Pick and Place
Once the board has paste applied, the components are placed on top. This can be done by hand or by a machine. Using tweezers is a great way to place components. There is a common fallacy that you need large, expensive machines to make electronics. Not true! A human is quite fast at placing components and the surface tension of liquid metal is such that most components will shift into their correct location during reflow. But humans have a limit to their stamina. After a few hours it becomes harder to place components quickly. The small size of the components also tend to strain eyes.
You don’t need a pick and place machine to make electronics; you need a pick and place machine to build a lot of electronics.
SparkFun started by placing all the components by hand and we still do! But if we have more than about a hundred units to build we use a pick and place machine to allow us to build lots of boards.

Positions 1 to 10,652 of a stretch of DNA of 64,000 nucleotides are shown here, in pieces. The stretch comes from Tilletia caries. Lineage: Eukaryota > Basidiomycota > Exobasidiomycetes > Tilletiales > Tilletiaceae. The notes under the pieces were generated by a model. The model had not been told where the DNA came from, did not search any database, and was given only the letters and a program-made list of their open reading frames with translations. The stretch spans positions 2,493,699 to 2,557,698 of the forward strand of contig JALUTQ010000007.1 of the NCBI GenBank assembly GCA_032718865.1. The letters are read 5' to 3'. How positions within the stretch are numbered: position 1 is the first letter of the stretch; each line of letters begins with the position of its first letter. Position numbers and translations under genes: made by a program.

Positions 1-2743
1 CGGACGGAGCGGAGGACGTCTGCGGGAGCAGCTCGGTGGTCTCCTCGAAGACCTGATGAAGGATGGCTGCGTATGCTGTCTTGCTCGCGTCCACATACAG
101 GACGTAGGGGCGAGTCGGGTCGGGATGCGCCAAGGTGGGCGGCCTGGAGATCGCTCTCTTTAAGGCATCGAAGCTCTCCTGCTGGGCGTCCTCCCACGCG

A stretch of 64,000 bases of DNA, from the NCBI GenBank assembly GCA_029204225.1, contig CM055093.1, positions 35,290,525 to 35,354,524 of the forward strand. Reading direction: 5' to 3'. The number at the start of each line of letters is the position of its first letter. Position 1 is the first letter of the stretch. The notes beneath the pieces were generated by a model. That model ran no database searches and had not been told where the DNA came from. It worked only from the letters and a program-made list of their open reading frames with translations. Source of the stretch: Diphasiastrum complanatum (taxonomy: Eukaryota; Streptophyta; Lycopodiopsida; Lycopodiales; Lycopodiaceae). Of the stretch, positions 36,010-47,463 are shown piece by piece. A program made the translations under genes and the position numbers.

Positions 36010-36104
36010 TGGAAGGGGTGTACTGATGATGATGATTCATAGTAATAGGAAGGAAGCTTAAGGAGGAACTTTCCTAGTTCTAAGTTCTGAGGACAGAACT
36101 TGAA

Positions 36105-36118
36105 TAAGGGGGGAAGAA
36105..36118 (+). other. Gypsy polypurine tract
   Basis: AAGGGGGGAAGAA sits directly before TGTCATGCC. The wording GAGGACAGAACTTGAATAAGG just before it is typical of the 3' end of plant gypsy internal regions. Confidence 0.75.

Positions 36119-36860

A pick and place (PNP) machine is a robotic assembly device that uses a vacuum to lift a component off of a piece of tape, rotate it to the right orientation, then place it on a circuit board. It takes a few hours to setup a machine to build the assembly, but once everything is running, it is very fast.
In a large factory, a conveyor belt often carries the board directly from an automated paste deposition machine into the pick-and-place machines; at SparkFun, we move our boards manually around the production floor.
Bob shows us SparkFun’s new MYDATA PNP machine. It’s pretty awesome.